What are Vilsack’s expectations for how disaster payments will be handled in the next farm bill?

A new direction began with the 2008 farm bill “when Congress made an effort with the SURE program and Indemnity Livestock and Forage programs and assistance programs. (They were) trying to avoid ad hoc disaster assistance.”

From that experience, “we realized the experience of having (such an approach) and also recognizing there needs to be a swifter reaction to natural disasters. The SURE program is very complex and requires calculations. It takes a year or two of delay in order to get resources to folks for disasters. … That’s a problem because folks need the help (immediately) when faced with a farm or loan payment.”

For the 2012 farm bill “there is recognition we need a safety net. And it needs to rely heavily on crop insurance and a continued expansion of crop insurance. We’ve seen about 135 new policies initiated in the last couple of years.

“And we need to have something that supplements crop insurance. So -- if you’re faced with a natural disaster, faced with a serious decline in commodity prices, faced with a huge increase in input costs – you can weather that storm.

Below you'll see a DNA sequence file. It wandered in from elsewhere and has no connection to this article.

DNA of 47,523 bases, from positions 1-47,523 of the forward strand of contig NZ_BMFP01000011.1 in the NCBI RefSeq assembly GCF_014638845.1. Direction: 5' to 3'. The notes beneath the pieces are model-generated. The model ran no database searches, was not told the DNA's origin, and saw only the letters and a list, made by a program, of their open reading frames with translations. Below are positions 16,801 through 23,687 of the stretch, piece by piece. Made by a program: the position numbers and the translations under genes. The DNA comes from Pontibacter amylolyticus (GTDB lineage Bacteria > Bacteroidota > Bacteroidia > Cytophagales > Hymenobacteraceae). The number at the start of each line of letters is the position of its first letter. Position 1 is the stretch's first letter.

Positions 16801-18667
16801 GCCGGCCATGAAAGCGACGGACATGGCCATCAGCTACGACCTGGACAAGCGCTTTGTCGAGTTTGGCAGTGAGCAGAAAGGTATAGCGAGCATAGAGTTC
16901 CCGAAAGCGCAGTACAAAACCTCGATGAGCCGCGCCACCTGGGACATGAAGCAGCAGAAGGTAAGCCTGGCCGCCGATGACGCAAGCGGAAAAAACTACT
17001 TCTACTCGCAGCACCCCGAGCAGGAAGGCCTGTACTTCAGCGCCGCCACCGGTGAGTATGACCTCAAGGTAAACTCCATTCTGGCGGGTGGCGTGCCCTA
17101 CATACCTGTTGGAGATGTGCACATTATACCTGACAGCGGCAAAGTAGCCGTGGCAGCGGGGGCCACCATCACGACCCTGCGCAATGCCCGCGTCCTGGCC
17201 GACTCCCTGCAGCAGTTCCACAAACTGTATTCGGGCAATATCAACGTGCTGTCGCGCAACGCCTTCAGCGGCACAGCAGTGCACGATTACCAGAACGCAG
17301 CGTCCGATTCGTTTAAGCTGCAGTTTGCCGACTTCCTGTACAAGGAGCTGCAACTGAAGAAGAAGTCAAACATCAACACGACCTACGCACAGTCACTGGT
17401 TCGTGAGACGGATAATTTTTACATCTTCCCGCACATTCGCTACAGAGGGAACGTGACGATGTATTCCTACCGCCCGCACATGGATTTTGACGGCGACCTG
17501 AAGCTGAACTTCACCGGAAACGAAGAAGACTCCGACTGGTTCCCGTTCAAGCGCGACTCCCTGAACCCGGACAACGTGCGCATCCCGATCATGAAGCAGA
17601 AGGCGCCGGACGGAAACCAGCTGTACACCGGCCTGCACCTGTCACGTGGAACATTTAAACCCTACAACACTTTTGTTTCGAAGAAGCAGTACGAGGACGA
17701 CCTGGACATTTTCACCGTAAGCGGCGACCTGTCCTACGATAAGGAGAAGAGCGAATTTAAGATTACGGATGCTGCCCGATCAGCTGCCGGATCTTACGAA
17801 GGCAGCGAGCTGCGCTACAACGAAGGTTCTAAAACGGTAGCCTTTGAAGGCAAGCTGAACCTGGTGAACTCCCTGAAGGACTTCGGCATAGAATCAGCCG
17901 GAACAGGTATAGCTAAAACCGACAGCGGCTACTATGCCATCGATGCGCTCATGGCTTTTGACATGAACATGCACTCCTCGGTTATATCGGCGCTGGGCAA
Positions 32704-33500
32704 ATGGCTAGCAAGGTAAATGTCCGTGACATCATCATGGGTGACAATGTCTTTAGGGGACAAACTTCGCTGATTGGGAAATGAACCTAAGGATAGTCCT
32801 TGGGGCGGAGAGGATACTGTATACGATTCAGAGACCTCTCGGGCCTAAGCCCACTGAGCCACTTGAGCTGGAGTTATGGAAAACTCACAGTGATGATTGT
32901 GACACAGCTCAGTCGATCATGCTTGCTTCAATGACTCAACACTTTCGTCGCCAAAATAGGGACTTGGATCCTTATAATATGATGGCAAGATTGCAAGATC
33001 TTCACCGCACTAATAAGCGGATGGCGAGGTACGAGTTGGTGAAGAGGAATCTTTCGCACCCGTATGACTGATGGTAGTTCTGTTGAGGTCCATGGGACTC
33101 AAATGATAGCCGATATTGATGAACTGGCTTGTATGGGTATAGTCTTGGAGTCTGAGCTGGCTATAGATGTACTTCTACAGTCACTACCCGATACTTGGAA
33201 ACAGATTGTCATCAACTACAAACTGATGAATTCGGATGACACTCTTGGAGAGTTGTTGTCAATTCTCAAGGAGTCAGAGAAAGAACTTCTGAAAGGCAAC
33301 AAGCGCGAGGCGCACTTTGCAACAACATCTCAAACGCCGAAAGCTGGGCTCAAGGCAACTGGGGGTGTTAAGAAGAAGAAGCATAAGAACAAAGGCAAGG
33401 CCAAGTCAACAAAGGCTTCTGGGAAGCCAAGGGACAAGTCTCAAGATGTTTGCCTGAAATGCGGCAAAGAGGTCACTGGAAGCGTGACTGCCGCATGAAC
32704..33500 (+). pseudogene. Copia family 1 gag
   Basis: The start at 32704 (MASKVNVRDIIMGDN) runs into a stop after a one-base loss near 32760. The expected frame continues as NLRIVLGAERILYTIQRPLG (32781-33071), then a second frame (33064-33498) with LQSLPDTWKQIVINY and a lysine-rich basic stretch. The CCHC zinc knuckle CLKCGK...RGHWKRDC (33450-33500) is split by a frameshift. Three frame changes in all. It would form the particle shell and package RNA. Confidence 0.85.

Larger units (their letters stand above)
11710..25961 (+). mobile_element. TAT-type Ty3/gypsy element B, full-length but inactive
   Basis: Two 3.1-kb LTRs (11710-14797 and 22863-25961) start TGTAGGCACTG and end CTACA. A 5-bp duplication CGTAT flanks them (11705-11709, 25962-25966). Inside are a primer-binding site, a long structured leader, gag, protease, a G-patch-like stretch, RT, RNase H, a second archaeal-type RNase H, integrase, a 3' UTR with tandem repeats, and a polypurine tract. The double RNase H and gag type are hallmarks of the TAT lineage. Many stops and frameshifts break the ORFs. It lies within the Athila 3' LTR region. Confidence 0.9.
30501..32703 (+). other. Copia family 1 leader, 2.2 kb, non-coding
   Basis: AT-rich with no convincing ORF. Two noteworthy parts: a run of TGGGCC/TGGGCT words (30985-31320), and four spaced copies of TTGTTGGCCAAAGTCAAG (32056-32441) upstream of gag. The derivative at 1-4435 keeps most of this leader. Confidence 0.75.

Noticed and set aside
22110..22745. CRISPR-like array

“That’s why I think you’ll see some kind of revenue protection program discussed. The key question will be how it fits into the fiscal constraints that Congress will set. How can it be explained to (legislators) representing the 98 percent of Americans who don’t farm and the 84 percent that” live in urban areas.

What about the coming farm bill and the cost of crop insurance, which jumped to $11.3 billion in fiscal year 2011? The jump comes alongside record farm income and skyrocketing land values.

Vilsack said the crop insurance program currently requires a 12 to 14 percent return on investment to remain solvent. Beyond that, “we’ve taken steps to reduce taxpayer exposure by renegotiating the reinsurance agreement that backs up the crop insurance program.”

This was done in addition to “placing limitations on administrative and operating expenses paid out of the premiums. We saved collectively about $6 billion, reallocated $2 billion into other programs and committed $4 billion over 10 years to deficit reduction.”

USDA is also “constantly taking a look at the actuarial soundness of the program. We have to make sure when we make a commitment to cover, we’re in a financial position to do so. And we also want to make sure when we’re reviewing the actuarial data for the program that the premiums charged to producers are fair and reasonable and transparent as can be.”

A recent evaluation determined that “perhaps, corn and soybean producers were paying their fair share. Those premiums have been reduced and are looking at potentially further reductions depending on what the data shows us.”